By JON GASKELL
Capital News Service
LANSING — McKeon Products Inc. is looking to double its exports over the next two years, and with help from a new Michigan Economic Development Corp. (MEDC) program, the Warren-based manufacturer of Mack’s earplugs has taken a big step towards that goal.
“We’re very excited to be entering the Chinese market,” said Jennifer True, international sales director for McKeon. “I personally was receiving emails from people in China looking to get hold of our product.”
Now a pallet of Mack’s earplugs has arrived in Shanghai in preparation for sale to a market of 1.3 billion potential customers.
McKeon is one of the first Michigan companies to participate in a new MEDC partnership with Ohio-based Export Now that aims to help Michigan small businesses gain access to China’s consumer market.
Export Now will ship pallets of Michigan-made products from California to Shanghai. From there, they will be sold on Tmall.com, the world’s largest online marketplace, with 400 million registered users.
“What is great about Tmall is it connects consumers directly with businesses,” said MEDC international trade development manager Laura Deierlein. “This means Chinese shoppers know they are getting quality American goods.”
The first 100 companies that participate in the program will pay $1,000 of the $3,000 Export Now charges to enroll. MEDC and Export Now will cover the remaining cost.
“From a management standpoint, this works great,” Deierlein said. “All these businesses have to do is put their goods on a pallet and ship them, and they can get a toehold in the market.”
According to the MEDC, goods sold through Export Now are priced at levels similar to retail in the United States. Producers can also expect the same revenue per item as from domestic sales.
China is already Michigan’s third-largest export destination. According to the Census Bureau, the value of exports from the state to China have grown significantly in recent years, more than doubling from $1.3 billion in 2008 to $2.7 billion in 2011.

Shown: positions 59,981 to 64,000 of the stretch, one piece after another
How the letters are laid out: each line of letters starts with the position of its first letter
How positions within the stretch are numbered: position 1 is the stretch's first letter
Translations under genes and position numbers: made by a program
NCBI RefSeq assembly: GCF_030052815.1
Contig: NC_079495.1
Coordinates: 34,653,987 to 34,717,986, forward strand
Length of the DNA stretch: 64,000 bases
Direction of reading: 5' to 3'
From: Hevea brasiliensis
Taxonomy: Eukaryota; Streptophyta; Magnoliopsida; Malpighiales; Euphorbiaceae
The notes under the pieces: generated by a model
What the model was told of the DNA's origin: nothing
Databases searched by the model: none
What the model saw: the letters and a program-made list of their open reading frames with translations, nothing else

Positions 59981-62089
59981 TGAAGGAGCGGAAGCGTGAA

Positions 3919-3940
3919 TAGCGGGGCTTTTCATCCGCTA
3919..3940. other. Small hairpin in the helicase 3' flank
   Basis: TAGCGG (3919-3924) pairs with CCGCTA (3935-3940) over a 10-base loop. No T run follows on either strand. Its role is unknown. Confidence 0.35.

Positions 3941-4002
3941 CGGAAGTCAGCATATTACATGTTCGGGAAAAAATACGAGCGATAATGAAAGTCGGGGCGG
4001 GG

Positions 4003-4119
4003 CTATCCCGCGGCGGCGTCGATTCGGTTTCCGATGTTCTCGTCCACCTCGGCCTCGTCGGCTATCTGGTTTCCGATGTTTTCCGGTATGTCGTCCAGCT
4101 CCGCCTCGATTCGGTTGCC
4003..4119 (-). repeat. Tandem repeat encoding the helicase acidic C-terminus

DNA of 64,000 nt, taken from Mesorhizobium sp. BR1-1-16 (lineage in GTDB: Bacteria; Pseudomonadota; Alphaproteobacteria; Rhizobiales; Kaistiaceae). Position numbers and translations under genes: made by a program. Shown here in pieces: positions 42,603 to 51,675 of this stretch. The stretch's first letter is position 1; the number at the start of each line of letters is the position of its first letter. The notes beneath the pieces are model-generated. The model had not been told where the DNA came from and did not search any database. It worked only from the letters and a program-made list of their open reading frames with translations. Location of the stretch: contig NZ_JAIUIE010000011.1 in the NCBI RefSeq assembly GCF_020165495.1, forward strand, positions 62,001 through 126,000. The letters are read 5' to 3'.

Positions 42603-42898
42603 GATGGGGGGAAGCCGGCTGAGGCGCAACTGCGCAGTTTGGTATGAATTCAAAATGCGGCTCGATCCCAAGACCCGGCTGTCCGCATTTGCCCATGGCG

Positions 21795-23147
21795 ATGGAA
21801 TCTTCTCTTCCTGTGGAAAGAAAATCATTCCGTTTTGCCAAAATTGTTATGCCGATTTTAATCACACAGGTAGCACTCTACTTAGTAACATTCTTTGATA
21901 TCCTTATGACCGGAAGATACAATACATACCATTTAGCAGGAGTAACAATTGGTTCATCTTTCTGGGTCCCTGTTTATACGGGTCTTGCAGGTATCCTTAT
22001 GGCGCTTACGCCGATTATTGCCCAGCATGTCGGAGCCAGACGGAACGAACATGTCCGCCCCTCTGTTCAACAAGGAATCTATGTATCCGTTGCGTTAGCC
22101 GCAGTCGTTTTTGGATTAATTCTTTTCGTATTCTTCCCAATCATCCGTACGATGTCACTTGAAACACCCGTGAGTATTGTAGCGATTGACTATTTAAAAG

The next step, according to the MEDC, is to help smaller businesses get in on the action.
“The program will offer Michigan companies the opportunity to test their products in the China consumer market with limited risk,” said MEDC President Michael Finney.
Finney said the initiative builds on Gov. Rick Snyder’s trade mission to China last fall.
While Chinese consumers generally hold American products in high regard, Deierlein said certain Michigan products have particular cachet.
“We think there is going to be a lot of interest in agricultural goods,” Deierlein said. “Things like dried fruits and wine would do well. Also things like auto accessories or any consumer products that fill a particular niche.”
Export Now President Frank Lavin said the program is perfect for businesses that want to expand globally but are wary about costs.
“Some companies might have two million potential customers in China but the cost of handling those customers, dealing with regulations, dealing with shipping and setting up a physical location is too prohibitive,” Lavin said.
“With this program, it’s cheaper to sell products in China than it is to go to China.”
That was certainly the case for McKeon.
While the company sells earplugs in 60 countries, regulations and language barriers made it impossible for it to crack the Chinese market alone.
“To ship our earplugs it would cost around $40 for every box,” True said. “On top of that, we have to pay customs up to 40 percent. With Export Now, we can get the orders to customers quickly and easily,” True said.
With its projected success in China, McKeon expects to expand at home as well. If things go according to plan, True expects the 60-employee company to add several more workers.
Lavin said stories like McKeon’s will soon be common as a strong presence in China becomes as critical for small businesses as for multinational corporations.
“Ten years ago, smaller companies were anxious about setting up websites. Now everyone has one — it’s part of doing business,” Lavin said. “Ten years from now, doing business in places as far away as China will be just as routine.”
By JON GASKELL